While the visual of a film tell us the story, music is used to inform the viewer how to feel about the scene or action taking place.  Music implies the mood of a scene and can provide realism and a sense of the character’s feelings- all which receive the attention of the viewer.  Music can intensify or lighten a scene to give a certain mood to the viewer.  In Psycho, the intense music gives an eerie feeling to the audience.  During the scene where Lila, Marion’s sister, is searching through the house for clues of her sister, the music is taunting and suspicious; suggesting to the audience that something frightening is about to occur.  The music manipulates the scene, signifying the intensity and horror for what’s to come.

       Psycho is an extremely creepy film overall.  The storyline, the dialogue, the music, the acting and the symbolism of the birds all provide a disturbing feel to the movie. Norman Bates provides an awkward, uneasy conversation.  While sitting in the parlor with Marion, he discusses his hobby of stuffing birds.  He watches as she eats intensely and compares her eating to a bird.  Hitchcock seems to find birds creepy as he had them throughout the film.  There were pictures of birds in the motel room and stuffed birds hanging in the parlor that stared over Marion as she ate with Norman.

Although Norman is covering up his “mother’s” murders and we may find him distrustful, I found myself liking him as well.  As I look back at the film and try to understand why I was siding with him at times, I cannot find a reason and that disturbs me.  He appears to be a decent guy just looking after his mother, yet he knows exactly how to cover up a murder.  As he speaks to Sam, Marion’s lover, Norman stutters- leading us to believe he is simply nervous on his mother’s behalf; he is just trying to protect her.  However, that is not the case and as we learn Norman is the mother, my attitude toward him is altered- making me feel normal again.

The twisted ending was completely unexpected and that is what I loved about it.  Some may say it was predictable but Hitchcock found ways for us to question our theories.  If we had believed Norman was the mother from early on, Hitchcock had us questioning ourselves by using the corpse of the Mother and Norman’s impersonation of his mother’s voice.  Once I saw Norman carrying his mother, I had no doubt in my mind it was his crazy mother committing the crimes.  Who else would be yelling at Norman?  Who would he be carrying to hide for their wrong-doings?  Hitchcock purposely led us to believe it was indeed Norman’s mother was the psycho committing the murder.  Who would have thought Norman, a decent young man who cares after his mother was the psycho?  Overall, all the twists, creepiness and disturbing feelings led to a great horror film.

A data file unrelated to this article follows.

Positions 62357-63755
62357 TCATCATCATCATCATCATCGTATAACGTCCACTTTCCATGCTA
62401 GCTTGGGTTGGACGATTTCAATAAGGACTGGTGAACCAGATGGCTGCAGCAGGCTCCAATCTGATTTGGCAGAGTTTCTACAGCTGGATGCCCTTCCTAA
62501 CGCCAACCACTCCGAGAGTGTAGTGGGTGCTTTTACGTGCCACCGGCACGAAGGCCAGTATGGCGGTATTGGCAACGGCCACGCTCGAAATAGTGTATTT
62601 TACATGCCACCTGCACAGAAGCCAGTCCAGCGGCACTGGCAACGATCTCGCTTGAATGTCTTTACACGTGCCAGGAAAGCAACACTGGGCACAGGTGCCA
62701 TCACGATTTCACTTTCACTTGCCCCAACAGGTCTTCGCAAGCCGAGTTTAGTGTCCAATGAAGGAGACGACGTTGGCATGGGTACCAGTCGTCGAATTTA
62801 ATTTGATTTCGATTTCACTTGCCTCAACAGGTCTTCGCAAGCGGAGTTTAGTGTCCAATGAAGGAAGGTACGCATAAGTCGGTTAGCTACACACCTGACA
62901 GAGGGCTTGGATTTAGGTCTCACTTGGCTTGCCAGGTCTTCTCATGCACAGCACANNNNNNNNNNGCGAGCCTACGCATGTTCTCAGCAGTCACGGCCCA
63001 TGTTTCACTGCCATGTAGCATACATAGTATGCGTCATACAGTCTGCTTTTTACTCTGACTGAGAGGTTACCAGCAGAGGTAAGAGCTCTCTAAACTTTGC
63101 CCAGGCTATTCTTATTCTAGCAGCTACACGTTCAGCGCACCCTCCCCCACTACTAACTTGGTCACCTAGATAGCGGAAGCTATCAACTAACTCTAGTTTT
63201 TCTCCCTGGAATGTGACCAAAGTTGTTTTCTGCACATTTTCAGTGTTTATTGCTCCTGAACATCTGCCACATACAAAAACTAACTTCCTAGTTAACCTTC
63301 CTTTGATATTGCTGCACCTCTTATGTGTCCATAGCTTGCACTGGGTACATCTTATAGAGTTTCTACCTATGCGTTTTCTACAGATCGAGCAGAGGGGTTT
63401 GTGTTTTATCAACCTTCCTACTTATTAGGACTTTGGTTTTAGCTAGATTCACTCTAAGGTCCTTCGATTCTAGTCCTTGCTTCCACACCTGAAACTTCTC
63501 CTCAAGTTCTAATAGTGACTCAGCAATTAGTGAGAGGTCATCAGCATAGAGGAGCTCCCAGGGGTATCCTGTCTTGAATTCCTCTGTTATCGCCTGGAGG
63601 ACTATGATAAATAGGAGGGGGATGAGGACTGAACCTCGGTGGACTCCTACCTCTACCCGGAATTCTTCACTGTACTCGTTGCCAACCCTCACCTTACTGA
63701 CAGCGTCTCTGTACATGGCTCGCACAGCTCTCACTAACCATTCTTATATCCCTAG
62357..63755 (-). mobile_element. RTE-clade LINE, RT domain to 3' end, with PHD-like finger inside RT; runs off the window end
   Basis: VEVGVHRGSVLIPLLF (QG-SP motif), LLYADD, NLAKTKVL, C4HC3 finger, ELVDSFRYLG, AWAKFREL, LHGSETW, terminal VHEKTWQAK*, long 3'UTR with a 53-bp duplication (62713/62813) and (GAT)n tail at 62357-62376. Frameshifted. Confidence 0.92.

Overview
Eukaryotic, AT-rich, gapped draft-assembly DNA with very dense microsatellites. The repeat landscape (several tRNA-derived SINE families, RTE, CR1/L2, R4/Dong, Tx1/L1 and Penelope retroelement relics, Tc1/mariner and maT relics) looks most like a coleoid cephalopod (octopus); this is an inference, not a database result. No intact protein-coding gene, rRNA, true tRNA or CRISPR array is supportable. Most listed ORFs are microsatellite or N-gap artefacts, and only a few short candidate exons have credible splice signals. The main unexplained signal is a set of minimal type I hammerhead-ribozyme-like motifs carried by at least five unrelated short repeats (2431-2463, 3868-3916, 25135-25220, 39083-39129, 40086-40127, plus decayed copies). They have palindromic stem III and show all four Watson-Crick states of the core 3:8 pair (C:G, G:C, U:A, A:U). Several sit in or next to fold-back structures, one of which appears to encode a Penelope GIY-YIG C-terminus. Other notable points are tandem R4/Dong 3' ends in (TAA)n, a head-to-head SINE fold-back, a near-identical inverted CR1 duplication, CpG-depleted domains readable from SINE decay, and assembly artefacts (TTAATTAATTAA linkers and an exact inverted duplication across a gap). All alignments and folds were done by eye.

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  1.   alivingston Said:

    on November 30, 2011 at 8:22 pm

    Nice Post! I like your take on Psycho. I also enjoyed it and can watch it over and over again and remain on the edge of my seat. Hitchcock is truly brilliant!

  2.   Mitchell Mays-George Said:

    on November 30, 2011 at 11:36 pm

    Great post. I think that this is a great movie. The intensity of the drama and and plot and musical scores really capture you and bring you into a whole other world intellectually and artistically and your post really reflects that.

  3.   alopez Said:

    on December 2, 2011 at 11:52 pm

    Thanks! It really did creep me out at times but I love the film. It’s not like typical horror films we see today where the horror scenes are predictable, it kept me on the edge as well. I look forward to watching other Hitchcock films.

  4.   cyna13 Said:

    on December 8, 2011 at 6:43 pm

    Love how you began your post by mentioning the music! This is probably the most memorable score in cinema history, and THE SCARIEST score in horror! Everything about it heightens the suspense. I agree that the birds used in Psycho is definetely creepy….and Norman’s attractness to them is even more disturbing.
    I also find myself liking Norman Bates as well….even though I do still find him disturbing. I believe Hitchcock was purposely trying to win the audience over Norman. He is at first only viewed as a shy akward guy with boy like appearence. At times I even felt sympathetic towards him whenever he spoke about his overbearing mother. And of course the shock at the ending got to me.

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